Greater than the sum of its parts. It can be skeletal at times, but also larger than life. It's cold and dark, but conveys so much emotion through the movements of the music. Every little piece of the puzzle matters and was well thought out, from the swells of strings on How to Disappear Completely, to the transition between Optimistic to In Limbo. A 10/10 album experience. Favourite Tracks: all of them
The start of something different from Radiohead. Split their fan base massively. In truth, this is quite brilliant, uncommercial and unrepentant, more Radiohead than Radiohead. Still sounds fresh and novel, standing the test of time well, full of unusual time signatures, orchestrations and samples, it’s a modern classic. Top tracks: everything in its right place, the national anthem, how to disappear completely, optimistic, morning bell, motion picture soundtrack
I’ve been postponing this review for quite a while because this is one of my favorite records of all time and didn’t want to write a disservice to it, not that I think anyone is reading now that we are hundreds if not thousands doing this list, but now I have something really pressing from work so let’s procrastinate with this. here we go: The first time I listened to Kid A in full was when a friend of mine let me borrow the record back in 2000 so I could “burn” a copy of it. Man was I in awe. My previous contact with Radiohead was via MTV and I had listened to ok computer only like a year before and was still in awe of it also. To me kid A was something really different from everything I had ever heard before, it was hypnotic and I remember listening for hours and repeating it again and again, every track has its deep meaning and it’s place in the playlist of my life. Of course the first ones to make an impact were HTDC and Idioteque. The first with its melancholy and pain with that beautiful guitar and strings work, the amazing interpretation and the despairing story behind: the idea of searching “how to disappear completely and never be found”. Beautiful. Idioteque: the most comercial track from a singleless album, a stadium anthem from a band that does not like stadiums, I have memories of family trips pasted to this track as I was always with my discman while touring, the future of a genere in one song, I could never get tired of this song, really it was an obsession I guess now that I think about it. What to say about the national anthem? It’s better than all of the national anthems I’ve heard tbh, powerful AF, true jazz if you ask me. Kid A the song? A dream, in limbo? Optimistic? Sound landscapes that will take you somewhere else completely one after the other just like treefinger, same as morning bell with its plea: nobody wants to be a slave, release me, please… Did you know Motion Picture Soundtrack was in the works for many years prior its release? Beautiful and haunting, a suicide letter could not do it better (or worse?), search the demos if you can, my god do the band know how to find THE sound for a track even if it takes them years. Which brings me to other of the things that I love the most of this record: damn does it excel in starting and finishing, those few synth notes with distorted voices that break the silence from out of nowhere in Everything is in its Right Place? That’s how you start a great record god damn! Glorious track, they even started a movie with this song. But what about closing? Well, beautifully vanish the music not before saying your farewell: I will see you in the next life.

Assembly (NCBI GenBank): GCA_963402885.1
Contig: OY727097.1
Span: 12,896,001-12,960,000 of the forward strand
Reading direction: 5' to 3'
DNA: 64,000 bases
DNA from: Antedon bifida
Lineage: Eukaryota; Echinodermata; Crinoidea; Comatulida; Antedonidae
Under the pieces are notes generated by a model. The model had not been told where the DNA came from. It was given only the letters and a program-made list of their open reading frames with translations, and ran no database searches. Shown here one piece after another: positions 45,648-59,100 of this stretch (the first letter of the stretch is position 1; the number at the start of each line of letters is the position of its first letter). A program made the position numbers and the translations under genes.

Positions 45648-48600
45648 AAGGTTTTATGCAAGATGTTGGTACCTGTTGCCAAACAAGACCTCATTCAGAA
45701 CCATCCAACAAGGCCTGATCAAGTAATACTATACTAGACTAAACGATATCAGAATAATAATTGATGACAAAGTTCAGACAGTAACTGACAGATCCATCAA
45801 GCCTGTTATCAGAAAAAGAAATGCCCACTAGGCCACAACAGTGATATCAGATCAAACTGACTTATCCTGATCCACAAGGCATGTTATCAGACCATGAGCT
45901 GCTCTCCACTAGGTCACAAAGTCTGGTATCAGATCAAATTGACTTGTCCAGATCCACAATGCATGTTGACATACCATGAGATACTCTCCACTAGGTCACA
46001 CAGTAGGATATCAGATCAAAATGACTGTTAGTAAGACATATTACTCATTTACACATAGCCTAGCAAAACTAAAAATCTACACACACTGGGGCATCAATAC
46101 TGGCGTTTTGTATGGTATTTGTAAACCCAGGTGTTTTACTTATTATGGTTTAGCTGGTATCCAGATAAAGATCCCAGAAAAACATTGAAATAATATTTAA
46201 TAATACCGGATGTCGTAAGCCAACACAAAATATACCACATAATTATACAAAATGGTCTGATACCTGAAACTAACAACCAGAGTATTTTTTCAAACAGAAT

Three points:- Kid A is probably actually Kid D in terms of Radiohead album rankings. Kid A is number one son Chris McCormick. This album is too old for Robert Plant's taste.